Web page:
Chris Lau, KAPITALL Contributor: Value Investors sometimes confuse the search for value with bottom fishing companies that are prone to fall further. One way to avoid the value trap is to look more closely at the balance sheet, compared to the income statement. Bruce Berkowitz, who is the founder of Fairholme Capital Management, shares his view at the University of Miami.
The video is worthwhile:
(hat tip to valuewalk )To summarize, Berkowitz makes a case for Bank of America (BAC), American International Group (AIG), and Sears Holdings (SHLD). AIG is his largest position and was purchased at less than the cash value held by the company. Sears is viewed upon as a real estate investment. The bullish thesis for Sears is based on liquidation value, and these companies are valued at that level alone. Both the brand name and the real estate value are not accounted for in the share value of the company. Berkowitz thinks the U.S. economy is on the recovery phase. He likes companies that are most hated. Comments AIG is deeply undervalued and is an investment favorite for many big hedge funds, but it is still possible for insurance companies like AIG to allocate an insufficient amount in reserve losses on its balance sheet. Following the height of the financial crisis, reserve losses rose. In 2011, AIG booked $4.1 billion in net charges to clean up its balance sheet. In 2009, Chartis, the property and casualty insurance unit, took a $2.3 billion charge. Bank of America reserved $8.5 billion to cover claims against Countrywide Financial. If the amount is too small, it could hurt the bank’s balance sheet more than originally thought. Bank of America reported first quarter earnings that improved, helped by cost-cutting activities. The bank earned $0.20 per share on revenue of $23.7 billion. Non-interest expenses were $18.15 billion, declining by $1 billion from last year. Tier 1 capital rose to 10.58% from 10.38% over the previous quarter. The tangible book value per share for the bank is $13.46, compared to $12.87 last year. The CEO of Sears Holding will stay onboard for another year, and will earn a mere $1 a year in salary. The bulk of compensation will be through stocks and incentive payouts. The company is enhancing shareholder value by paring down assets and improving its balance sheet.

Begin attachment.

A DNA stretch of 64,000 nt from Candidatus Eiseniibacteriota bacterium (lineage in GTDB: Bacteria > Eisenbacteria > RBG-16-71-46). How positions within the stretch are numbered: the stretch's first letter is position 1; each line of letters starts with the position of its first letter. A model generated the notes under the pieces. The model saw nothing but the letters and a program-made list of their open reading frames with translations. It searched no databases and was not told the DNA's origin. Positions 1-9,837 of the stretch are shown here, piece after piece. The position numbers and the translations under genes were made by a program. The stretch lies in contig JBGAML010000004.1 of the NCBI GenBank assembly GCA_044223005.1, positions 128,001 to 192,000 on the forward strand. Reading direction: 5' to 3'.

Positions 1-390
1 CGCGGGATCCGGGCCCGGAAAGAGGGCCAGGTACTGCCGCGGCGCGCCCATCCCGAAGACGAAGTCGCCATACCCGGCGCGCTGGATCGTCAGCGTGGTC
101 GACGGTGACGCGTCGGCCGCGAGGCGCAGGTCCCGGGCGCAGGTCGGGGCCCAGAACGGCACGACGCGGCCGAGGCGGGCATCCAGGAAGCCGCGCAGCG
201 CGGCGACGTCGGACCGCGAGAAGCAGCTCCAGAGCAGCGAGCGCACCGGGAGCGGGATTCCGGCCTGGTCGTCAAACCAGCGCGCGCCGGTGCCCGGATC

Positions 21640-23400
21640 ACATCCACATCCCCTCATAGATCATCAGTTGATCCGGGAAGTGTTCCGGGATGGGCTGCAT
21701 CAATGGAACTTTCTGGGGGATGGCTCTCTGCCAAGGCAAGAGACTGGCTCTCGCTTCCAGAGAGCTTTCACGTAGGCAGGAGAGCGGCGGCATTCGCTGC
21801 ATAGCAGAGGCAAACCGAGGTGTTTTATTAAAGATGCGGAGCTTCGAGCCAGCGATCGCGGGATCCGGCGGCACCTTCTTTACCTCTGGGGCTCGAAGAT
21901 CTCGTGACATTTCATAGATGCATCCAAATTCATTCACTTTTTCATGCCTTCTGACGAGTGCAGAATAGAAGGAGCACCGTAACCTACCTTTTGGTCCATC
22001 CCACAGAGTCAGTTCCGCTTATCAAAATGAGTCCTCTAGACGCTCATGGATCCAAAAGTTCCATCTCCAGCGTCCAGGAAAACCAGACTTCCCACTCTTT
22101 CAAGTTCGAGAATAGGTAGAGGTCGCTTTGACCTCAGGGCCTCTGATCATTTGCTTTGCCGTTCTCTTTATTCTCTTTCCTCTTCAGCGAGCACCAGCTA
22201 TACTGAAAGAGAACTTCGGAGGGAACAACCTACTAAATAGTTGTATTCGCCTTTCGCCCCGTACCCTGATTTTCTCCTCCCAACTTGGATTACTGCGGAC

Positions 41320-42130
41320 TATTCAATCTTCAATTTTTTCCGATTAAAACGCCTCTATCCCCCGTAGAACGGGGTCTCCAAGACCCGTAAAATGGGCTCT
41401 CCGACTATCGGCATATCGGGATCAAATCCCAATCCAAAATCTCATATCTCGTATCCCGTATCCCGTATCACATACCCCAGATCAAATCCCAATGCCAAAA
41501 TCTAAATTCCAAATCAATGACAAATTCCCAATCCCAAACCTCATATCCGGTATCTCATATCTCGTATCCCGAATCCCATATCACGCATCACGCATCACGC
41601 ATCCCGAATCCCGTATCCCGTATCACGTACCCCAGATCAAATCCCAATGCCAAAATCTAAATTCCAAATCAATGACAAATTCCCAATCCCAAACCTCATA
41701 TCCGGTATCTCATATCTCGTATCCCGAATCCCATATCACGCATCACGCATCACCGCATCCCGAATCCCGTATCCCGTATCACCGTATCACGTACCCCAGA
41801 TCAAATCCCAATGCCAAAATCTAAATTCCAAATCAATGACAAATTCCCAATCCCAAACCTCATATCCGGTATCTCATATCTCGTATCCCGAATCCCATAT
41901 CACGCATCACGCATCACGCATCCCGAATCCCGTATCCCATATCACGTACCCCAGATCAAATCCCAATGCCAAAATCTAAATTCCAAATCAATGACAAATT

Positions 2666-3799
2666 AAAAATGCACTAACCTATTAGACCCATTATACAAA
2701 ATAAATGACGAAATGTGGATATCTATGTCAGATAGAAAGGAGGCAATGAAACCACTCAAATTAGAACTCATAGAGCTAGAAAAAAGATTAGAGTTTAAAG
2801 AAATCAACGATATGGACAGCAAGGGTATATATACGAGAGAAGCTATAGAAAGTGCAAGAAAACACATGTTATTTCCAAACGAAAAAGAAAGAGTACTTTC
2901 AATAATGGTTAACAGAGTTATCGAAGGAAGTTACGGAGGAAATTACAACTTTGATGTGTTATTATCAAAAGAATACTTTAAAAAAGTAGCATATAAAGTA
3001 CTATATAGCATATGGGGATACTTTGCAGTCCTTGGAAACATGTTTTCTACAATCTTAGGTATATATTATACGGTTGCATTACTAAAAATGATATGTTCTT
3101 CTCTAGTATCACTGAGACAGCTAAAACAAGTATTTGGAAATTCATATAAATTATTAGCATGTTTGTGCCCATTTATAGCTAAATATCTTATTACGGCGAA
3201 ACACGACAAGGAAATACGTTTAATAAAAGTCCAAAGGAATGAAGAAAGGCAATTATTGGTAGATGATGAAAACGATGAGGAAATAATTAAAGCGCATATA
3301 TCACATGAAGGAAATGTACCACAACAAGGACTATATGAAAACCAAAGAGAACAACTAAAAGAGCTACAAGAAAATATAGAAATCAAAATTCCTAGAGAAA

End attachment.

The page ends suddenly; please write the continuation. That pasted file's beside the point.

Written by Chris Lau, KAPITALL Contributor
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